You're 3 minutes into a match and your opponent has spent their time annoying the crap out of you. The only thing on your mind is how hard you're throwing your controller after the set. This game is so dumb. Why are they playing like this? Don't they know this is NOT fun?
Dirty Sonic mains, right?
Whether or not we see certain playstyles enjoyable will never stop them from being in fighting games. In fact, they're designed for that purpose. At first glance, a large majority of players will not see a zoning or camping character as fun. Setting up a fortress on one side of the screen and throwing an arsenal of weapons and moves at the opponent without close range contact may not appeal to a good amount of people. However, attributes like ranged combat is how some characters are designed, and how we perceive what's going on in front of us is always our choice.
In anything deemed competitive, there is always a strategy that someone can be upset with, as a player or spectator. As a player, though, we don't really want to deal with a strategy we may not agree with ourselves. While we attempt to combat controversial gameplay, it's natural to become frustrated and stressed with the situation. So how do we manage this within ourselves? How can we turn sour defeat into sweet victory?
Get comfortable, we're going to time.
As drastic and uncharacteristic as that sounds, there is wisdom behind slow or long games. Inherently, longer games are more than just projectiles flying everywhere. There are more neutral interactions in a longer game, disguised within the arrows and bombs a Link player is covering the screen with. So let's look deeper into the Link design specifically.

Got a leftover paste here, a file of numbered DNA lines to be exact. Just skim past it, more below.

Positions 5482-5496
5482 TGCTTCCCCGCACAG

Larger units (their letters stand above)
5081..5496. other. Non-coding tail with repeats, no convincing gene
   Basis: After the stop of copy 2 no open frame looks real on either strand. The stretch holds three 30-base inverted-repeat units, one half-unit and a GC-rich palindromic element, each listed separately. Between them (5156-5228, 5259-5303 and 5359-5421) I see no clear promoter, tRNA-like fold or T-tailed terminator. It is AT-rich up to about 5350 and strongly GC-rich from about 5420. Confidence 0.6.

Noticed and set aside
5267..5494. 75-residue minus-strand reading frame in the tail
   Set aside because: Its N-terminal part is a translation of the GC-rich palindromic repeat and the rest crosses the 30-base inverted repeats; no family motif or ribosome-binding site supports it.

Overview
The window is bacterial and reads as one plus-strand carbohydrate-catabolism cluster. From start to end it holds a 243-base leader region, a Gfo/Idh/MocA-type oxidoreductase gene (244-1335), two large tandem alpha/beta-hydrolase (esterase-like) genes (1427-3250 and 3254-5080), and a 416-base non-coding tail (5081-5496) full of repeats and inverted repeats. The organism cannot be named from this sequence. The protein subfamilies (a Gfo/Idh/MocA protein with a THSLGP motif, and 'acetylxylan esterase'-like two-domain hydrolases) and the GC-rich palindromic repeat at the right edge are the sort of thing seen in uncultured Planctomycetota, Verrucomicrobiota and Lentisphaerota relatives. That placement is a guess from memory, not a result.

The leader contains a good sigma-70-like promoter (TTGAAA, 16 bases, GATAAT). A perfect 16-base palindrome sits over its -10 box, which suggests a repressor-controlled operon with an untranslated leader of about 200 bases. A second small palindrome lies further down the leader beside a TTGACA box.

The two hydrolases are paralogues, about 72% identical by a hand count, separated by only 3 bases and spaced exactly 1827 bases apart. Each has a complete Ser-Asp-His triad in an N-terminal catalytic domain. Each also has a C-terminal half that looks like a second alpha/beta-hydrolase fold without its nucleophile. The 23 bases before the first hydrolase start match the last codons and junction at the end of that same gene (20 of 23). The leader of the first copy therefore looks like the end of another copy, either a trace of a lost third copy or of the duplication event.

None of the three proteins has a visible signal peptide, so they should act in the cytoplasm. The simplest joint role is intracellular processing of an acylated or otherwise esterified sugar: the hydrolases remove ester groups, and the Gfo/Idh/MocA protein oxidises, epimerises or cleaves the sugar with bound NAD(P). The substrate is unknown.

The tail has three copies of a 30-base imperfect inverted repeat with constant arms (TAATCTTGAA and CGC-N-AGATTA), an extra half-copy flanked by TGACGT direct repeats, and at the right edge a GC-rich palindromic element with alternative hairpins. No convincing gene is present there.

- Slower running and character speed
- Disjointed and ranged attacks due to sword
- 3 different projectiles: Arrows, Bombs, Boomerang
- Heavy character weight
- Decent, if not sub par recovery.
- Tether grab
These characteristics, coupled with high knockback moves, can already describe a tank-like archetype of design. This generally means that Link will be using projectiles to deal damage so that he doesn't have to commit to his hard-hitting but high risk moves due to their recovery frames afterwards. This also means Link will be pitching a tent on one side of the stage and camping his little Hyrule heart container to its fullest content.
This can definitely be very annoying to anyone on the other side. As there is counterplay in game, today we want to tackle our mindset.
In order to do this, we must first accept it for what it is. Though we may not personally enjoy or agree with a playstyle doesn't help us improve or get past said gameplay. We as players have to accept that something is in the game, its viability, and develop our counterplay. This actually adds depth to a competitive game, and doesn't only apply to zoning and camping playstyles. Characters with strong and low risk offensive attributes can be just as frustrating, making us feel like we don't have answers within our own play, which again, is a purposeful design. However, it is always important to keep a calm and level head when dealing with stressful situations.
When we become angered, our thought process can narrow, which directly affects our gameplay and hurt our ability to create answers to situations. Personally, I handle my own stress levels by listening to music while I play. It keeps me relaxed but focused. For others, this can be distracting, but for me it creates an environment where I excel. Players do this differently. Some deal with stress by taking occasional drinks of water in between games. Others tackle stress head on by constantly playing against players or characters that they have trouble with. Try looking away from the screen for a few seconds even, and focus on your breathing and heart rate.
Every player is different in their big or small ways, and the answer to my predicament may not be yours. Don't be discouraged, though. This is just another part of conquering yourself and steering towards developing your ability to conquer others as you encounter the variety of gameplay. The answers are always out there, and inside yourself.
Pick up your controller, and stay strong.
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